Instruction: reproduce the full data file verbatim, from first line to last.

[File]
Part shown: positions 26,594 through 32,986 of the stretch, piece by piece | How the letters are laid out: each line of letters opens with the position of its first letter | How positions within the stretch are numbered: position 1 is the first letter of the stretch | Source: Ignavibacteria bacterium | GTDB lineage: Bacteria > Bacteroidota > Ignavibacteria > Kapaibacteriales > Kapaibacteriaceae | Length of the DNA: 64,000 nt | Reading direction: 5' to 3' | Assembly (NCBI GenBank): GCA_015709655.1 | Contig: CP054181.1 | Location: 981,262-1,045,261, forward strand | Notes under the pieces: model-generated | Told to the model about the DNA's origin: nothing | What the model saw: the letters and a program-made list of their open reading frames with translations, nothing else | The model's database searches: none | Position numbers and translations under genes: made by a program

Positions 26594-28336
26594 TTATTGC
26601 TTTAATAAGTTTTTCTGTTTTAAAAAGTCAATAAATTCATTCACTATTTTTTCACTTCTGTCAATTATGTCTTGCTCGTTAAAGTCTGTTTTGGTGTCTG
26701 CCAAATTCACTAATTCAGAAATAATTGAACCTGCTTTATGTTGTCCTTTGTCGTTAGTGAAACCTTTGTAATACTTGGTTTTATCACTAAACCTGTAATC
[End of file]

Part shown: positions 26,594 through 32,986 of the stretch, piece by piece | How the letters are laid out: each line of letters opens with the position of its first letter | How positions within the stretch are numbered: position 1 is the first letter of the stretch | Source: Ignavibacteria bacterium | GTDB lineage: Bacteria > Bacteroidota > Ignavibacteria > Kapaibacteriales > Kapaibacteriaceae | Length of the DNA: 64,000 nt | Reading direction: 5' to 3' | Assembly (NCBI GenBank): GCA_015709655.1 | Contig: CP054181.1 | Location: 981,262-1,045,261, forward strand | Notes under the pieces: model-generated | Told to the model about the DNA's origin: nothing | What the model saw: the letters and a program-made list of their open reading frames with translations, nothing else | The model's database searches: none | Position numbers and translations under genes: made by a program

Positions 26594-28336
26594 TTATTGC
26601 TTTAATAAGTTTTTCTGTTTTAAAAAGTCAATAAATTCATTCACTATTTTTTCACTTCTGTCAATTATGTCTTGCTCGTTAAAGTCTGTTTTGGTGTCTG
26701 CCAAATTCACTAATTCAGAAATAATTGAACCTGCTTTATGTTGTCCTTTGTCGTTAGTGAAACCTTTGTAATACTTGGTTTTATCACTAAACCTGTAATC